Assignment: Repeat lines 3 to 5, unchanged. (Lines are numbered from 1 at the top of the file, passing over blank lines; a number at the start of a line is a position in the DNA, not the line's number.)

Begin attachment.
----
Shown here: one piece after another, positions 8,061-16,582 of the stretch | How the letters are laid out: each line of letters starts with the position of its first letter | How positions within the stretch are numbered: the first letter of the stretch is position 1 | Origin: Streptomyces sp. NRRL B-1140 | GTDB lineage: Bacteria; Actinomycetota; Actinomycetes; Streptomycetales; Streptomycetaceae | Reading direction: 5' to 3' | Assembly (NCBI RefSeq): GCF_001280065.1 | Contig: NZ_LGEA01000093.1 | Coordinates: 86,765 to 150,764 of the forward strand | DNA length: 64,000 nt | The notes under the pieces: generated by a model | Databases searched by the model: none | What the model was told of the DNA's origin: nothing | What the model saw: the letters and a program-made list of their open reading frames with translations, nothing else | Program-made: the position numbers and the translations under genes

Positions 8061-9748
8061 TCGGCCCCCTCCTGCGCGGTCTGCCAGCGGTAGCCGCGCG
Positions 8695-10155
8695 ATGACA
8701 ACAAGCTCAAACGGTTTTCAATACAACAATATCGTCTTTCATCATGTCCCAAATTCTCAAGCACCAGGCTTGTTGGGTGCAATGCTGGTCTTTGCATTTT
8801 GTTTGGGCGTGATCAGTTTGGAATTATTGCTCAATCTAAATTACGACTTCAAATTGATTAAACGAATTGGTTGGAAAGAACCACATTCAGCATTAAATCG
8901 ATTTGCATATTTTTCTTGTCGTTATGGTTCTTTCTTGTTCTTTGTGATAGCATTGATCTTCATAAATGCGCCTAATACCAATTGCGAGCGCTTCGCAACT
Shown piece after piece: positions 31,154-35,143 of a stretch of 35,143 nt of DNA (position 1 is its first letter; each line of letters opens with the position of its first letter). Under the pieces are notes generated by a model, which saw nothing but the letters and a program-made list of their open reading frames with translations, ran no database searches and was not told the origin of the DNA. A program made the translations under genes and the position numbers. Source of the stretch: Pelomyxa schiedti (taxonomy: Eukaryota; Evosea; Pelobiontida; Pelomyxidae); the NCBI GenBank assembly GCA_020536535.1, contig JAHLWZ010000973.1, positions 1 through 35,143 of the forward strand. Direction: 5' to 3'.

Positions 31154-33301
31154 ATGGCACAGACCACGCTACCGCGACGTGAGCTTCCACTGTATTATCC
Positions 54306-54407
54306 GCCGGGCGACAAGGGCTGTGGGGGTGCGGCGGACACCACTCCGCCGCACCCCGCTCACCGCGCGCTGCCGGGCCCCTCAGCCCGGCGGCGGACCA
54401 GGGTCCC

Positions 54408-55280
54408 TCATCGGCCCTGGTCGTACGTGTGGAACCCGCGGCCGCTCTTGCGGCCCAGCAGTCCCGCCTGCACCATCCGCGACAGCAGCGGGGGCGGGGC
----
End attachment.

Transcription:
8061 TCGGCCCCCTCCTGCGCGGTCTGCCAGCGGTAGCCGCGCG
Positions 8695-10155
8695 ATGACA